AJ Crawdaddy – Steppin’ Out! | Album Review

AJ Crawdaddy Steppin’ Out!

Cave Records


11 Tracks50 minutes

With his third solo album, guitarist Angelo Rossi, aka AJ Crawdaddy, continues his exploration of the blues music genre. He got a three year taste of the spotlight in the early 1980s when he joined the hit-making pop group Pablo Cruise. After a long hiatus, Crawdaddy returned to the music business in 2015 with his independent release, Vaporized.

For his latest project, he joined a long list of artists who have entrusted the brilliant Kid Andersen and his Greaseland Studios to make their musical vision come to life. In addition to recording and producing the album, Andersen also contributes on guitar, bass, Hammond B3 organ, and Wurlitzer piano. Crawdaddy is featured on guitar as well as lead vocal on four cuts.

Several members of the backing band have played on all of three of Cradaddy’s recent releases – Baxter Robertson on piano and vocals, Jim Dewrance on vocals and harmonica, Greg Jones on bass and Peter Booras on drums. June Core and Donnie Green also contribute on drums. The horn section features returnees Michael Peloquin on tenor saxophone and Marcel Marchetti on trumpet, plus Doug Rowan on baritone sax and Mike Rinta on trombone.

On the opener, guest vocalist Marcel Smith gives “Big Hurt” a deep, soulful sound, his mournful cries answered by Crawdaddy’s cutting guitar licks. Smith makes another appearance on the closer, “Rain Of Tears,” one of three songs recycled from the Vaporized recording. He once again draws listeners in, his exceptional voice giving them a palpable sense of the sorrow and heartache portrayed in the lyrics. Lisa Leuschner Andersen helps out on backing vocals. John Blues Boyd takes listeners down in the alley on a B.B. King slow blues, “Ten Long Years,” his raw vocals matched by the intensity of the bent notes Crawdaddy elicits from his guitar.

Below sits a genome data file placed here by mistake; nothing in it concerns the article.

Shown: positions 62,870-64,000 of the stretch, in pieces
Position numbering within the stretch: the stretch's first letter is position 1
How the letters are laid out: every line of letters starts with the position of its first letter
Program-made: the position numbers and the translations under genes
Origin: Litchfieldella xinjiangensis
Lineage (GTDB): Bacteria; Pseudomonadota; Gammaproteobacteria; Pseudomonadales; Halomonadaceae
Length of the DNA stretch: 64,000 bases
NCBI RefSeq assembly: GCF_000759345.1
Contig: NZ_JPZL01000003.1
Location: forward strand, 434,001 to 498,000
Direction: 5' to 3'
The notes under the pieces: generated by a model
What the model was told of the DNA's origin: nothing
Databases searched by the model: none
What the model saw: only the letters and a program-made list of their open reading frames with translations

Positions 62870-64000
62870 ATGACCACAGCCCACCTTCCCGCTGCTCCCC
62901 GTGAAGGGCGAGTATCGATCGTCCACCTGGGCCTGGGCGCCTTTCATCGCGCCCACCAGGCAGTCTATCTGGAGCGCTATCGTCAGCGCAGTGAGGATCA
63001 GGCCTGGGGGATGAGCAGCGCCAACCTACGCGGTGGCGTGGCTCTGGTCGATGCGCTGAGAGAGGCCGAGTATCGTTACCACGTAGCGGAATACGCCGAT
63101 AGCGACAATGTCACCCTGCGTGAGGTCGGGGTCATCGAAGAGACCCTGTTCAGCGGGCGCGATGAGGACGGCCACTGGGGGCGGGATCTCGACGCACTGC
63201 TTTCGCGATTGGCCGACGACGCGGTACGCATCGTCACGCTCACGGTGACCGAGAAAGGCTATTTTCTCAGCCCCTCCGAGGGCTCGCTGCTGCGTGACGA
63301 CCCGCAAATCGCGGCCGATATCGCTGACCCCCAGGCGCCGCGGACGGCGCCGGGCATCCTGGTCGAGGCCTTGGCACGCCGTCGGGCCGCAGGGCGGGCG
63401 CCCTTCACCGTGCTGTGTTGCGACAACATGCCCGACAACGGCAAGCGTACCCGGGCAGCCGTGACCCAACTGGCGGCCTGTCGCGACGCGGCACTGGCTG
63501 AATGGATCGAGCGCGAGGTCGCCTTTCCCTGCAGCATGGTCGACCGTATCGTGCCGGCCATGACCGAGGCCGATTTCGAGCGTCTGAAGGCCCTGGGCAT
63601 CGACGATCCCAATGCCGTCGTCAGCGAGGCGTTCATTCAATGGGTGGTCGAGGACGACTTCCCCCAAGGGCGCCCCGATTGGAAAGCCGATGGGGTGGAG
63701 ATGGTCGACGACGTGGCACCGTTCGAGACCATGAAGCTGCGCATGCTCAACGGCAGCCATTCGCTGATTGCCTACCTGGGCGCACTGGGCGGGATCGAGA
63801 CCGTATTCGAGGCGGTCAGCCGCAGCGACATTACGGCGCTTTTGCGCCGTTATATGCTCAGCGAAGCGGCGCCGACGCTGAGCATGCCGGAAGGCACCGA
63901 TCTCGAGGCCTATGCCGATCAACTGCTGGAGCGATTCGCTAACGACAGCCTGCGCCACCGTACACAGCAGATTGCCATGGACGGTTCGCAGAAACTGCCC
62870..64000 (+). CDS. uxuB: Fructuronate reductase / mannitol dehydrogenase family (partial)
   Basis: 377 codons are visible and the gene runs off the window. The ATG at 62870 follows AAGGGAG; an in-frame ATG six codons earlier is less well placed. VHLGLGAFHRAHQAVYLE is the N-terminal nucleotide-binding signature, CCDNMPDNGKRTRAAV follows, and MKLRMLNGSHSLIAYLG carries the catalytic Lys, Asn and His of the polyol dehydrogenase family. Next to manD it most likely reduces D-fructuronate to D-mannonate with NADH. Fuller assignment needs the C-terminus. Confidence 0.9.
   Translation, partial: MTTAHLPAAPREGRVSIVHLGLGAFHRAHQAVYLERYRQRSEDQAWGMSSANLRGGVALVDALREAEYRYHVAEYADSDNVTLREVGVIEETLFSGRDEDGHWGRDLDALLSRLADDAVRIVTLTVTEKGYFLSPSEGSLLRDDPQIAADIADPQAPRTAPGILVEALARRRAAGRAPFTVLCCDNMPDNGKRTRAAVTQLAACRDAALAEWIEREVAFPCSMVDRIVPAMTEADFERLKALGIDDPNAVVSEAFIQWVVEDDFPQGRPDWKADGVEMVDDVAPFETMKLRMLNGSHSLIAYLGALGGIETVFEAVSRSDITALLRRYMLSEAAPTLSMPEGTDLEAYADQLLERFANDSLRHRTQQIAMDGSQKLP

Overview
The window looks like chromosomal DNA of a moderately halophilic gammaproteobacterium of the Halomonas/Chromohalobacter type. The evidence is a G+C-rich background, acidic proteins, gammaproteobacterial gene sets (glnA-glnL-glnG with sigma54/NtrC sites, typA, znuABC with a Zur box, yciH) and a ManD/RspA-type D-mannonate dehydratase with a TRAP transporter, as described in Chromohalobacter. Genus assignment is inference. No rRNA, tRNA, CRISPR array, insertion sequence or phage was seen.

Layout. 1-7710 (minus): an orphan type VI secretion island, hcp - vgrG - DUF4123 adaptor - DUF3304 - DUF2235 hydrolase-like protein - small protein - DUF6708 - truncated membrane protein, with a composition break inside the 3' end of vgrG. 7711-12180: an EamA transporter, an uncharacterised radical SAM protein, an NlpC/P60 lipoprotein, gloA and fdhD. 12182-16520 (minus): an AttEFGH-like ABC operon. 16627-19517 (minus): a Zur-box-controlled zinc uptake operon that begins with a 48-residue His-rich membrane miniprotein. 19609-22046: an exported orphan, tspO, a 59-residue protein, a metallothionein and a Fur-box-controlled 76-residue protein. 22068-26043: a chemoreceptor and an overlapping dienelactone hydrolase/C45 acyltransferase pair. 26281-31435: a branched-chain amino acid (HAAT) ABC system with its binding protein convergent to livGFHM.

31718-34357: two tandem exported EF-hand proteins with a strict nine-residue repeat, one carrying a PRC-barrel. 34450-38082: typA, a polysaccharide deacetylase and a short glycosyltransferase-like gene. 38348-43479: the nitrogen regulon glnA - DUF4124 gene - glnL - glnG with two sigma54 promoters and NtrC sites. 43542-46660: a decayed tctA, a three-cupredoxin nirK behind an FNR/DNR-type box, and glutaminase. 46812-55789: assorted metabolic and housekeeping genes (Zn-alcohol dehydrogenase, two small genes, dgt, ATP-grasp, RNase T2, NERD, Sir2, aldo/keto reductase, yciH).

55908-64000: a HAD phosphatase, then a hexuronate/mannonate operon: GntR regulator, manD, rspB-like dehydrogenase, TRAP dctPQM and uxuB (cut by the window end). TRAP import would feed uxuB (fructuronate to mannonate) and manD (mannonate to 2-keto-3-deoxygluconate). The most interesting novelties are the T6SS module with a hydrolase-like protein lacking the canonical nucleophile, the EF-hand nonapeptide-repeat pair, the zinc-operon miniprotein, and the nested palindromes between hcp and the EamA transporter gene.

“Steppin’ Out” is one of four tracks with the leader taking over the lead vocal role, sharing the spotlight with Andersen on the Hammond organ and another guest, Quique Gomez, blowing sweet harmonica accompaniment. The band tears through a cover of “Bony Moronie,” Crawdaddy’s vocal exuding a sense of calm in contrast to the wild sounds surrounding him. “Mean Man” has plenty of six string fireworks wrapped around a brawny tenor solo from Peloquin. Fans of Little Milton will recognize “That’s What Love Will Do”. Crawdaddy may not have Milton’s vocal skills, but the arrangement brings out the best in his singing style.

The proceedings shift gears on a cover of Frank Frost’s “My Back Scratcher,” with Dewrance on vocals and harmonica, the band laying down a slinky, belly-rubbing groove that harks back to the Slim Harpo sound. Dewrance is also featured on “Country Girl (Home At Last),” a tight, Chicago-style shuffle with Robert Welsh setting the mood with some usual fine piano playing. Robertson gives Johnny Taylor’s “Need Another Favor” a solid reading while Crawdaddy takes his time on his solo segment, slipping in some references to the B.B. King style.

Blues Blast senior writer Marty Gunther found plenty to like on Slow Cookin’, Crawdaddy’s previous release. The guitarist keeps the streak going, putting together another strong offering built around his incisive fretwork. Andersen once again brings all of the pieces together to frame each song in a glorious mix that allows listeners to appreciate each and every contribution.

It sure sounds like everybody had a whole lot of fun recording this project. You owe to yourself to check it out!

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